Mother’s Day 2014: Resolutions for The Great Turning
The greatest mother of all is our planet Earth — our very home, hearth, womb, and provider of all we need to survive and thrive. We transition from mother’s womb to Earth’s womb when we are “born”, but we are as dependent on this bright blue ball for survival as we were on Mama’s fertile haven. We share air, sunlight, water, and nutrients with this beautiful and generous planet. We receive and return. We are, fundamentally, inseparable.
The Earth Mother meets us always with infinite care and unconditional offerings of self. And yet we are failing miserably in our part of the equation — to protect, care for, honor, cherish and heal this earth body. Yes, WE. For while the most massive environmental and human rights assaults are committed by governments and corporations that seem outside of us and beyond our reach, we in fact are the very components that make up and support all the forces creating our future, even these seemingly external and untouchable ones.
Yes, when we are honest with ourselves, we know that our daily choices are contributing to this mess. We call it Climate Change, but, as we well know, the ramifications are far more vast than a simple transformation in the earth’s weather. In my darkest moments, I’m tempted to call it something more foreboding like The Beginning Of The End, but I ultimately prefer how beloved Buddhist teacher and social/environmental activist Joanna Macy reframes this era as The Great Turning:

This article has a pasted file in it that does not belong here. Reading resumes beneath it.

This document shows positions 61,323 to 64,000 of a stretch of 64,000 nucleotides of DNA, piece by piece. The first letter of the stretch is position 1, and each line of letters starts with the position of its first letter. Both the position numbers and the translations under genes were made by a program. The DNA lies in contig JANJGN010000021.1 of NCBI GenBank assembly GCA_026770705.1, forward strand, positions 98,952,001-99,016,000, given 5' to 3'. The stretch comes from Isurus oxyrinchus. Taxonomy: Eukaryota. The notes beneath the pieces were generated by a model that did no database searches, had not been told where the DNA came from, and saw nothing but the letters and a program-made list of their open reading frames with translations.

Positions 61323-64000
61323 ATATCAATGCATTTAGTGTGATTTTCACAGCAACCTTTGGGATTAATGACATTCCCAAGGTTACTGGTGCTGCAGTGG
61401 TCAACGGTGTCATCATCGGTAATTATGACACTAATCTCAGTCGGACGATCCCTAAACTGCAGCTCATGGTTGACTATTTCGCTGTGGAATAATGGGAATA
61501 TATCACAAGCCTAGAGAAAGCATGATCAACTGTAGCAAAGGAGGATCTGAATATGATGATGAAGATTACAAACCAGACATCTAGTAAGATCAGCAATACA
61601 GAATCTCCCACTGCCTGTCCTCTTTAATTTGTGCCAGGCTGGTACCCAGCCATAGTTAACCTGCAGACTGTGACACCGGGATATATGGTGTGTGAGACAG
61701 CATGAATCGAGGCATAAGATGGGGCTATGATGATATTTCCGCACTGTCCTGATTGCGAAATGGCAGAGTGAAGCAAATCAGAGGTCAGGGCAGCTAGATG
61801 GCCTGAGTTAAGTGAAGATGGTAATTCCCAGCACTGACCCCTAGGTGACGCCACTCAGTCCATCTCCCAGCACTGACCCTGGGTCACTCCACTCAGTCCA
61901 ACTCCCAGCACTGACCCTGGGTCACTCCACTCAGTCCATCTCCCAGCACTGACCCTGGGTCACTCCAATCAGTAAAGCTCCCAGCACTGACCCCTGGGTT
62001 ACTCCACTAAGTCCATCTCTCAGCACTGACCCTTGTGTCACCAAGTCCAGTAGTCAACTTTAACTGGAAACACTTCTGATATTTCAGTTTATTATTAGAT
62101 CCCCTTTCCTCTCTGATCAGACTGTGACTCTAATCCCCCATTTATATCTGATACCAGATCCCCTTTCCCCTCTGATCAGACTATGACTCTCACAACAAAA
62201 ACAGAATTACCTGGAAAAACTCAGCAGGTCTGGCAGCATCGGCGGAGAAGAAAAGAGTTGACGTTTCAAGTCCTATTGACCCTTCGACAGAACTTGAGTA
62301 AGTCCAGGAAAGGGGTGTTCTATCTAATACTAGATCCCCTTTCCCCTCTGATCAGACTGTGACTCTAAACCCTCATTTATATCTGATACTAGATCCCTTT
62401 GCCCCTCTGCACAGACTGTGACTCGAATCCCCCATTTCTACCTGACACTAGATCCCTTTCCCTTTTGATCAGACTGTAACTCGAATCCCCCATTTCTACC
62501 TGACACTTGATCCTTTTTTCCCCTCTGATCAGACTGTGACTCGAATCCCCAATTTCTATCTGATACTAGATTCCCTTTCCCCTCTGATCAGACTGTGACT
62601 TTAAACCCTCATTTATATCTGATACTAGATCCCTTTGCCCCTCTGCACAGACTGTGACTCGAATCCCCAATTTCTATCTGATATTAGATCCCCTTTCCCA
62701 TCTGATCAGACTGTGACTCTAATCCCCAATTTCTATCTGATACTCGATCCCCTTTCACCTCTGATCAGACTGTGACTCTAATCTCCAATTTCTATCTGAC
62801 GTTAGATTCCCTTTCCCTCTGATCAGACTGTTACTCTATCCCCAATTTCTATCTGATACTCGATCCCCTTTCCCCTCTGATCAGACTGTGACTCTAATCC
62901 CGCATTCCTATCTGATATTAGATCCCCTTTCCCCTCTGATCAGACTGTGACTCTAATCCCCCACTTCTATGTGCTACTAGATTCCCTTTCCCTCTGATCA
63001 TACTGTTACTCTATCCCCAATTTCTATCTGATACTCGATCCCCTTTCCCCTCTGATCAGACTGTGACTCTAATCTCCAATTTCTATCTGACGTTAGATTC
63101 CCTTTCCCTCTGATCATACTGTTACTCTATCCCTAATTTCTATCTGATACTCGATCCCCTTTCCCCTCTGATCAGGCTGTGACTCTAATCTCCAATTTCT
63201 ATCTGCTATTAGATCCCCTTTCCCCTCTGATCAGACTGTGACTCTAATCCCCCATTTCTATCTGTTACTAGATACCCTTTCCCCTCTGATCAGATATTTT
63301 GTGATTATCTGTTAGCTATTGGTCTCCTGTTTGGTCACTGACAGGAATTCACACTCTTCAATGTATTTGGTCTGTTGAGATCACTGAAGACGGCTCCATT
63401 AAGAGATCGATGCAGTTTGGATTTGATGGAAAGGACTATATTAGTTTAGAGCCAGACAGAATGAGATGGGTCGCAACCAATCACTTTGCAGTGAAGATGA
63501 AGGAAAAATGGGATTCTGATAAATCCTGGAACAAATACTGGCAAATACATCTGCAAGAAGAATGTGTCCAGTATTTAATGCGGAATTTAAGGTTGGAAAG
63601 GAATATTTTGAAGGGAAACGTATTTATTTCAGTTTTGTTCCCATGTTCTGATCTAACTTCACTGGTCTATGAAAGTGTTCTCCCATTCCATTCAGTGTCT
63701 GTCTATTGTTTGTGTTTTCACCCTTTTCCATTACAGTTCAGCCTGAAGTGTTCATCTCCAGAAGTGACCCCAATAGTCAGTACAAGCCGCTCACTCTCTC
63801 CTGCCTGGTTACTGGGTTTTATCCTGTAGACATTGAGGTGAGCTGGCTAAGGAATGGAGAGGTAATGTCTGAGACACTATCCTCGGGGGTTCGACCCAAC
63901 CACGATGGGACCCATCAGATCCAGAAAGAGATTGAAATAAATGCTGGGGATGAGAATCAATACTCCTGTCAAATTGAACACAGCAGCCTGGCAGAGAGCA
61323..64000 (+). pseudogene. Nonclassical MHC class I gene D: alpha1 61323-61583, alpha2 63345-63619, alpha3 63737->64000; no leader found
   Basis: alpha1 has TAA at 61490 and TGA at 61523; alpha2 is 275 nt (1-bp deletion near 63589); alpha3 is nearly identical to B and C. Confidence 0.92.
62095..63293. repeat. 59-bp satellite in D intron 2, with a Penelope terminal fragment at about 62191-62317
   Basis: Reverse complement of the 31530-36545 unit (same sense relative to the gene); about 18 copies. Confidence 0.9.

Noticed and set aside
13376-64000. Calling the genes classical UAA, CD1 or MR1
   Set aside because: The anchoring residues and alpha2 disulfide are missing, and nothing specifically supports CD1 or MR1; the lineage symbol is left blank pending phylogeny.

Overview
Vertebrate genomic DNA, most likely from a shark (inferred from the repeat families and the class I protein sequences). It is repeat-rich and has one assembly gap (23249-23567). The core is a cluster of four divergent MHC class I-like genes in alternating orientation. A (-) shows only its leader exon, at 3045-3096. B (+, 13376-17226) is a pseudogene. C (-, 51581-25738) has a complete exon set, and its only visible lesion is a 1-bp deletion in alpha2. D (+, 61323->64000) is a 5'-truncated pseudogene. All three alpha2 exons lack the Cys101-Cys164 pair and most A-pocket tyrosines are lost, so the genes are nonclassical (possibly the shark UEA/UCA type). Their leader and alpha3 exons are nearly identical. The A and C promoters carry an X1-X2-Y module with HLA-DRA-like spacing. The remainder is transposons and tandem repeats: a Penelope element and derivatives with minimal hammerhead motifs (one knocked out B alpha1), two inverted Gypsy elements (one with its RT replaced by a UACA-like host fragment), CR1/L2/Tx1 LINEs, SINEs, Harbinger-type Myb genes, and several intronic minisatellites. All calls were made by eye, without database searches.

“The Great Turning is a name for the essential adventure of our time: the shift from the industrial growth society to a life-sustaining civilization.
The ecological and social crises we face are inflamed by an economic system dependent on accelerating growth. This self-destructing political economy sets its goals and measures its performance in terms of ever-increasing corporate profits–in other words by how fast materials can be extracted from Earth and turned into consumer products, weapons, and waste.
A revolution is underway because people are realizing that our needs can be met without destroying our world. We have the technical knowledge, the communication tools, and material resources to grow enough food, ensure clean air and water, and meet rational energy needs. Future generations, if there is a livable world for them, will look back at the epochal transition we are making to a life-sustaining society. And they may well call this the time of the Great Turning. It is happening now.
Whether or not it is recognized by corporate-controlled media, the Great Turning is a reality. Although we cannot know yet if it will take hold in time for humans and other complex life forms to survive, we can know that it is under way. And it is gaining momentum, through the actions of countless individuals and groups around the world. To see this as the larger context of our lives clears our vision and summons our courage.” — Ref.
There is so much scary truth but also sublime inspiration in these words. She goes on to recommend Personal Guidelines for The Great Turning, for this is both a personal and collective journey, an awakening of heart and mind we must go through, working with our fear and overwhelmth and apathy and guilt and shame and helplessness to get to the other side — the place where we can actually DO something about it.